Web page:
• July 17, 2015
  • 01:46 PM

Cholesterol metabolism in immune cells linked to HIV progression, may lead to new therapy

by Dr. Jekyll in Lunatic Laboratories

Enhanced cholesterol metabolism in certain immune cells may help some people infected with HIV naturally control disease progression, according to new research. The findings provide a basis for potential development of new approaches to control HIV infection by regulating cellular cholesterol metabolism.... Read more »

Rappocciolo, G., Jais, M., Piazza, P., Reinhart, T., Berendam, S., Garcia-Exposito, L., Gupta, P., & Rinaldo, C. (2014) Alterations in Cholesterol Metabolism Restrict HIV-1 Trans Infection in Nonprogressors. mBio, 5(3). DOI: 10.1128/mBio.01031-13  

  • July 17, 2015
  • 09:26 AM

Here It Is: The World's Oldest Sperm

by Elizabeth Preston in Inkfish

Doesn't look a day over 40 million, right? This fossilized sperm and its compatriots turned up in a 50-million-year-old worm cocoon in Antarctica. And it has some pretty exciting implications for scientists—aside from the obvious news that we're looking at a loser of an eons-old swimming race.

Ordinarily, squishy worms don't wriggle into the fossil record. Their boneless bodies tend to disappear from history, just like the soft parts of animals with skeletons. That's why scientists don't ... Read more »

Bomfleur, B., Mörs, T., Ferraguti, M., Reguero, M., & McLoughlin, S. (2015) Fossilized spermatozoa preserved in a 50-Myr-old annelid cocoon from Antarctica. Biology Letters, 11(7), 20150431. DOI: 10.1098/rsbl.2015.0431  

  • July 17, 2015
  • 09:00 AM

Distinct roles for VHL and hypoxia in RCC gene expression and metabolism

by Danielle Stevenson in BHD Research Blog

As discussed in last week’s blog renal cell carcinoma (RCC) cells show altered metabolism favouring lactate fermentation as the major energy source. Such metabolic changes can be a response to hypoxia or mutations in genes, such as VHL, that disrupt HIFα-proteasomal degradation. HIF signalling, directly and indirectly, regulates over 2% of human genes including those involved in angiogenesis, survival, proliferation and metabolism (Manalo et al., 2005). Hypoxia and VHL-loss are generally thought to result in the same changes in gene and protein expression, however, Leisz et al., (2015) have found differential effects in RCC cellular models.... Read more »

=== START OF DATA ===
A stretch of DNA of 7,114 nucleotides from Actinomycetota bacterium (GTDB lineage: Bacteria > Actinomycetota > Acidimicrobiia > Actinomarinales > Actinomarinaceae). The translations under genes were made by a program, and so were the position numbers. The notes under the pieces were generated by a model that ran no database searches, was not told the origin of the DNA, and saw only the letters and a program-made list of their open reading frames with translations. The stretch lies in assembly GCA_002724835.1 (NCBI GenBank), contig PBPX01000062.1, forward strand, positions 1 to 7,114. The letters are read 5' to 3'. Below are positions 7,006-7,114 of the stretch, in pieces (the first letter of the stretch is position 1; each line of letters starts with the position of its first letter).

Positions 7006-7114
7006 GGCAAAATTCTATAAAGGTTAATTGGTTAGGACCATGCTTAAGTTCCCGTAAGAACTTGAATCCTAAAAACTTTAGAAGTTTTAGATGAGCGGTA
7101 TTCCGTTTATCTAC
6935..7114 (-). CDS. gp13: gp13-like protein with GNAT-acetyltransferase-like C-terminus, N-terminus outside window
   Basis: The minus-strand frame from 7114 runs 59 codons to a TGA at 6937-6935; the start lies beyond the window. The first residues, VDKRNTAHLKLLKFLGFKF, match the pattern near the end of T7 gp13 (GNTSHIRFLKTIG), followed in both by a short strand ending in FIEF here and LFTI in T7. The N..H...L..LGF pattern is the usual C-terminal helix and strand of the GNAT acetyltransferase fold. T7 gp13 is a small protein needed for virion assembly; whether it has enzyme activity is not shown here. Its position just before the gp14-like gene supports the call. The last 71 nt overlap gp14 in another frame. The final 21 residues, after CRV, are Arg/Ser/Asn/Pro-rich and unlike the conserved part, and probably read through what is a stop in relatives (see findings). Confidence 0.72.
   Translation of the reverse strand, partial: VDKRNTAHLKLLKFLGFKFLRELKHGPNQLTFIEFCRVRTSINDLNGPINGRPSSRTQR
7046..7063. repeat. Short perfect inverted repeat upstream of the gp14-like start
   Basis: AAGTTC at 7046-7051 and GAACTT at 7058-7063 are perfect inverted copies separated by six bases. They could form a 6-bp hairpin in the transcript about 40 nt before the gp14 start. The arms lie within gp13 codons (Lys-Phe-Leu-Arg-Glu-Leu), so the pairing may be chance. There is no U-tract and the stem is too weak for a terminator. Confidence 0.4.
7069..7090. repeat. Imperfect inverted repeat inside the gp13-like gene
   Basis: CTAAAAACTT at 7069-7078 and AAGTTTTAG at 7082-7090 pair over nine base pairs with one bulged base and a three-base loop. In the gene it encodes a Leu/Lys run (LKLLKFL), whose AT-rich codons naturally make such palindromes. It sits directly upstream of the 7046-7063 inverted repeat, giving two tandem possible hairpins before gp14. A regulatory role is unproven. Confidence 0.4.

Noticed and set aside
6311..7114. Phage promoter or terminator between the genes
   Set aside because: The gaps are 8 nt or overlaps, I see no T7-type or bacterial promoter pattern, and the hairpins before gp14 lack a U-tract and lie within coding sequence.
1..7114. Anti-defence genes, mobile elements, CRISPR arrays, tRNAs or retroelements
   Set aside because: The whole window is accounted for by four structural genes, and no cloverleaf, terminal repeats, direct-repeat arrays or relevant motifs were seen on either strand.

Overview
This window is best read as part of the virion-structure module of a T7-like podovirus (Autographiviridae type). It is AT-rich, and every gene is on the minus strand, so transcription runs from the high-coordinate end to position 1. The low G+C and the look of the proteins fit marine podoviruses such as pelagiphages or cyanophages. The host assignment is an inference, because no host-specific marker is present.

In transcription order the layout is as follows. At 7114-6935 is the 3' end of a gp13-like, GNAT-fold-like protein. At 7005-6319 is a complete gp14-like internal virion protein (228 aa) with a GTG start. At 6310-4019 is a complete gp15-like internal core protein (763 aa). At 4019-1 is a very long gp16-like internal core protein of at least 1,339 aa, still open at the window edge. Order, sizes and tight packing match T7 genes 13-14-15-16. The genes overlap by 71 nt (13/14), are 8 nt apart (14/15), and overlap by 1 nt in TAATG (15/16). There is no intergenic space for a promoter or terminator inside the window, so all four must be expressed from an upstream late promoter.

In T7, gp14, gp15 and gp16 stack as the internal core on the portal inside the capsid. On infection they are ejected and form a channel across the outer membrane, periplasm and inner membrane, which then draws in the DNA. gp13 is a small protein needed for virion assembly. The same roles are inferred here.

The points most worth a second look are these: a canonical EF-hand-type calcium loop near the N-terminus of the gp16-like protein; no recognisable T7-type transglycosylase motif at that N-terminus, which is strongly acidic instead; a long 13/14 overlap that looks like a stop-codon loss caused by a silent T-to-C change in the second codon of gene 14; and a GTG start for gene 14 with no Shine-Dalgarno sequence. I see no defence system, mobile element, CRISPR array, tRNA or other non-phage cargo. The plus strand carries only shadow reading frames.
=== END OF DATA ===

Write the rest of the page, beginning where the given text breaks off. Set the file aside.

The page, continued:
• July 17, 2015
  • 04:41 AM

Diagnosing autism: not to be sniffed at

by Paul Whiteley in Questioning Answers

All rights to Rozenkrantz et al (2015)'Sniffing could provide autism test' went the BBC headline as the work of Liron Rozenkrantz and colleagues [1] (open-access available here) provided some media fodder and with it ideas "implying a mechanistic link between the underpinnings of olfaction and ASD [autism spectrum disorder] and directly linking an impaired IAM [internal action model] with impaired social abilities."Looking at the sniff response in 36 children - 18 with autism and 18 asymptomatic (typically developing, TD) - researchers created a wonderful contraption comprising of "a custom-designed double-barreled pediatric nasal cannula that both delivered odors from a computer-controlled air-dilution olfactometer and measured the nasal airflow of the sniff response." With all credit to the authors, the attached picture to this post gives you an idea of what it looked like and how the red tube carried various odours up the nose, and the green tube measured changes in breathing patterns.Researchers reported that the sniff response - whether or not we take a big sniff of nice smells or a not-so-big sniff of not-so-nice smells - was altered in the group comprising children with autism. "TD children altered their sniff to account for odorant properties within 305 ms of sniff onset." But: "ASD children had a profoundly altered sniff response, sniffing equally regardless of odor valance." So even when faced with the smell of sour milk or rotting fish against more pleasant odours of rose or shampoo, children with autism did not seem to modulate their sniffing behaviour."These results imply an altered olfactory response that is evident in children with ASD and is more pronounced with increased autism severity." Bearing in mind the small participant numbers, the results of the sniffing test seemed to tally with some of the ADOS scores obtained for participants as a marker for autism severity; specifically: "the sniff response remained highly predictive of the social affect component of ADOS."These are interesting results calling out for further [independent] replication. The idea that the 'nose knows' with autism in mind is not necessarily a new one (see here) but put in the context of a potential biological tests for at least some autism, should be investigated further.Music: Guns N' Roses - Sweet Child O' Mine.----------[1] Rozenkrantz L. et al. A Mechanistic Link between Olfaction and Autism Spectrum Disorder. Current Biology. 2015. 2 July.----------Rozenkrantz, L., Zachor, D., Heller, I., Plotkin, A., Weissbrod, A., Snitz, K., Secundo, L., & Sobel, N. (2015). A Mechanistic Link between Olfaction and Autism Spectrum Disorder Current Biology DOI: 10.1016/j.cub.2015.05.048... Read more »

Rozenkrantz, L., Zachor, D., Heller, I., Plotkin, A., Weissbrod, A., Snitz, K., Secundo, L., & Sobel, N. (2015) A Mechanistic Link between Olfaction and Autism Spectrum Disorder. Current Biology. DOI: 10.1016/j.cub.2015.05.048